How much water should you be drinking?

Source: Water: Recommended Daily Intake, Hydration During Exercise – Medical News Today

The “adequate intakes” officially recommended for total water from all sources each day (for adults between 19-30 years of age) are:

  • 3.7 liters (or about 130 fl oz) for men
  • 2.7 liters (about 95 fl oz) for women.

These dietary reference intakes, however, are based only on survey results of the average amounts that are consumed by people, on the assumption that these amounts must be about right for optimal hydration.

But the amounts measured for people in the temperate climate of the US, with plenty of access to water, may be too high, and intakes do vary greatly according to activity, environmental conditions (including clothing) and social activities such as drinking with friends.

The recommended amounts are of limited value for another reason – total intake figures fail to give a breakdown of how much can be divided up between different kinds of food and beverage.

Consequently, the common sense guidance that is now gaining ground goes along the lines of this summary from the US National Library of Medicine:

“If you drink fluids when you feel thirsty and have beverages with meals, you should get enough water to keep you hydrated.”

Dietary sources of water intake

Intake from plain water can, of course, come from the tap or bottles, but water is available from other beverages and solid foods, too.

Again, the estimates for the proportions of fluid we obtain from fluids versus foods are based on surveys of average diets, but the individual variety is huge.

One survey of an adult population sample in the US in the late 1970s found that total water intake was made up of 28% from foods, with the same proportion coming from drinking water and 44% from other drinks. Other surveys give a lower figure of about 20% of water intake coming from foodstuffs, with 80% obtained from fluids.

The water content figures for different foods and fluids are much more consistent than the proportions of consumption. Water content ranges along the spectrum of the following examples:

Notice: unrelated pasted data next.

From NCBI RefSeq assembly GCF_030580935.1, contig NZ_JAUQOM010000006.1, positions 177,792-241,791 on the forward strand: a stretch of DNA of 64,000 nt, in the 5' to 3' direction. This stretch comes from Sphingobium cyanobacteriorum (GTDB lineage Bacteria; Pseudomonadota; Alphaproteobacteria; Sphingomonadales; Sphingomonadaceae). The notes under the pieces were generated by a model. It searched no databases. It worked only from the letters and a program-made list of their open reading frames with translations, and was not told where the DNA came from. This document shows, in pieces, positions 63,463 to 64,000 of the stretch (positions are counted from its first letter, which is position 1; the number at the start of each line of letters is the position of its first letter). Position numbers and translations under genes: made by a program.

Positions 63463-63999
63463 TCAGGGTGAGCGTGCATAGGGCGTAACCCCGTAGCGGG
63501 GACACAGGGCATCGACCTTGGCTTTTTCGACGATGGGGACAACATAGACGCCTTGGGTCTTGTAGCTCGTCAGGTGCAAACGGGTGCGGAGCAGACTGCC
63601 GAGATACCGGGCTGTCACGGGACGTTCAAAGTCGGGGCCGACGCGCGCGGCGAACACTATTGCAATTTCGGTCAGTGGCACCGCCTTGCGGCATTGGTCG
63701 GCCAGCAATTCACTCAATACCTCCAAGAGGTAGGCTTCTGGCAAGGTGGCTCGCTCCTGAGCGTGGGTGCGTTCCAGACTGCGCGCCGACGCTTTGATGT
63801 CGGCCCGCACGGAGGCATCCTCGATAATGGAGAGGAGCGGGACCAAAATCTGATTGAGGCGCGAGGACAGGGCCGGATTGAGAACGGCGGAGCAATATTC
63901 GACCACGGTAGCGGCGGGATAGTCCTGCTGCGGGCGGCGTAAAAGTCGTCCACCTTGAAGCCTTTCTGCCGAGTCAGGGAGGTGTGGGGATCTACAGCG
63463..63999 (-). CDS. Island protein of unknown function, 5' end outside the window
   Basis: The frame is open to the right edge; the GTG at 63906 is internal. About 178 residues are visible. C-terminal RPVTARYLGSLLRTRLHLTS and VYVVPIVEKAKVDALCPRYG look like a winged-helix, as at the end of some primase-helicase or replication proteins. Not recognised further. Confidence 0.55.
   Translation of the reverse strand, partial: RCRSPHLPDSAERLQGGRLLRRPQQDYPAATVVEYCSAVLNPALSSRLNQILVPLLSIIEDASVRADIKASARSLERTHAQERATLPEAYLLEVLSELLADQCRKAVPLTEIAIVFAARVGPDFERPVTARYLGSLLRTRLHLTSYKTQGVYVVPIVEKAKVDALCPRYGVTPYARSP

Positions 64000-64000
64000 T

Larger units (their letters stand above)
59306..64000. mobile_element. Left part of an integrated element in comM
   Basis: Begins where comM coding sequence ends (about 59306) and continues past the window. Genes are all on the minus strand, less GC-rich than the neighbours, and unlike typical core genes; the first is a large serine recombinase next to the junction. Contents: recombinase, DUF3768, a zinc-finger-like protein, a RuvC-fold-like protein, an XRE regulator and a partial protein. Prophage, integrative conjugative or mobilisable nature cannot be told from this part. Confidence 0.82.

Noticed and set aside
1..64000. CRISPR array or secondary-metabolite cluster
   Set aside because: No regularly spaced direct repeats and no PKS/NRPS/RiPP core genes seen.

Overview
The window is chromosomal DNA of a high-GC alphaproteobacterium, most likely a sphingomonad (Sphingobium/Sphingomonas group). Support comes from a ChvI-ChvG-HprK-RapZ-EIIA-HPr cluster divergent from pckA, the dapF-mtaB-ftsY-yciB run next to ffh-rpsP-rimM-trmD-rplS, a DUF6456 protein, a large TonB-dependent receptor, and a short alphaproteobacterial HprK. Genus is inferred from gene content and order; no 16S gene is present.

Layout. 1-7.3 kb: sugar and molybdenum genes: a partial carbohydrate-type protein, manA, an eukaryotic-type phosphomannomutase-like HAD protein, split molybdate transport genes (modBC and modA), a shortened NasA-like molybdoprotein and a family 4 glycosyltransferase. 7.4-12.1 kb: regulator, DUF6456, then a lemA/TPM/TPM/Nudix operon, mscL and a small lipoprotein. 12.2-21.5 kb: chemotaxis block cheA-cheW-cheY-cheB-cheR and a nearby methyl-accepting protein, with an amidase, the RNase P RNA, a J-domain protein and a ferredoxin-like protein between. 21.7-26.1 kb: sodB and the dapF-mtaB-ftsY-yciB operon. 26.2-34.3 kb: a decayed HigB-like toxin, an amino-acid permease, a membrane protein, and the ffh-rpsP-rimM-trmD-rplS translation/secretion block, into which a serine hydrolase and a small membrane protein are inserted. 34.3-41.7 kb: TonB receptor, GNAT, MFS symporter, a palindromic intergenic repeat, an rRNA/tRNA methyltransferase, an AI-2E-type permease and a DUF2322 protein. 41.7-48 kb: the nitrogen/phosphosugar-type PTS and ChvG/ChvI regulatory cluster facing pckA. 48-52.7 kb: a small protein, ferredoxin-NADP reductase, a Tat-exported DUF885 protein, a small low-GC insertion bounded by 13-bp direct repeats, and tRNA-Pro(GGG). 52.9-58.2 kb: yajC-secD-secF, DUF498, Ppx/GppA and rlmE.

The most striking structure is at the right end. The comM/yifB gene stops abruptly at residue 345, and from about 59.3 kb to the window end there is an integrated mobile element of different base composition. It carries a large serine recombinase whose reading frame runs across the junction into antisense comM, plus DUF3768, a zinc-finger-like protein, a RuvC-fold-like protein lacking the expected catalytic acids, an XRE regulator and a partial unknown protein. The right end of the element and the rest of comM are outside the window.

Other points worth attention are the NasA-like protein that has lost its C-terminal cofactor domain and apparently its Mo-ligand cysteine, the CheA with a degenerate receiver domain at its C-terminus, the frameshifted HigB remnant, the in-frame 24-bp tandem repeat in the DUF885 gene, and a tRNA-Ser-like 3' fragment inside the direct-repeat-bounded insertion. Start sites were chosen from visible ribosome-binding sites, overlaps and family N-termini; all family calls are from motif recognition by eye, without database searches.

[woman with a cup of coffee]
Coffee is popularly thought of as dehydrating, whereas scientific evidence is to the contrary.
  • 90-99% water: fat-free milk, juicy fruits such as strawberries, vegetables such as lettuce, celery and spinach
  • 80-89%: fruit juice, yogurt, fruits such as apples, pears and oranges, vegetables such as carrots and cooked broccoli
  • 70-79%: bananas, avocados, baked potatoes, cottage and ricotta cheeses
  • 60-69%: pasta, beans and peas, fish such as salmon, chicken breasts, ice cream
  • 30-39%: bread, bagels, cheddar cheese
  • 1-9%: nuts, chocolate cookies, crackers, cereals
  • 0%: oils, sugars.

Water content does not directly translate into hydrating “power,” however. Milk, for example, is more effective as a source of hydrating fluid than plain water, even though it obviously has a lower water content.

Caffeinated drinks are widely mistaken as being poor at hydrating us because of a belief that they have a diuretic effect on our water balance.

A number of studies to properly test the effect of caffeine on hydration have shown that tea and even coffee are in fact good sources of water and do not dehydrate us. “Advising people to disregard caffeinated beverages as part of the daily fluid intake is not substantiated,” says one study, while another concludes that there is “no evidence of dehydration with moderate daily coffee intake.”

Maintaining safe hydration during exercise10

The messages of sports drinks makers – and even of respected bodies such as the American College of Sports Medicine in their 2007 guidance – would have people serious about exercise worrying about drinking lots of fluids to beat dehydration during physical activity.

The truth, however, is that there is a relatively simple way to ensure that fluid replacement strategies are sufficient and not over-the-top: just follow thirst.

The study about the runners in the 2002 Boston Marathon, for example, produces the following conclusion in the paper published in the New England Journal of Medicine:

“Because runners vary considerably in size and in rates of perspiration, general recommendations regarding specific volumes of fluids and frequencies of intake are probably unsafe and have been superseded by recommendations favoring thirst or individual perspiration rates as a primary guide.”

Measuring the amount of fluid lost as sweat during exercise – as a guide for how much fluid to take under similar conditions – is simple: take a reading of body weight before and after exercise. The difference in grams is the same as the amount of fluid lost in milliliters.

Likewise, this is also a reliable measure of whether too much fluid is being taken in during exercise, because a gain in weight signals too much consumption versus the amount being lost.

This individualized approach would avoid hyponatremia caused by taking in too much water during endurance running. The development of dangerously low blood plasma osmolality varies between individuals and so it is not safe to recommend a fixed volume of fluid intake for everyone.

As the study authors explain, runners weighing themselves before and after training is best because, for example:

“Smaller runners may drink larger volumes of fluids in proportion to their size than larger runners.

“Conversely, in proportion to their size, larger runners may lose less free water than smaller runners through evaporation (by means of sweat), as a result of a lower ratio of surface area to volume.”


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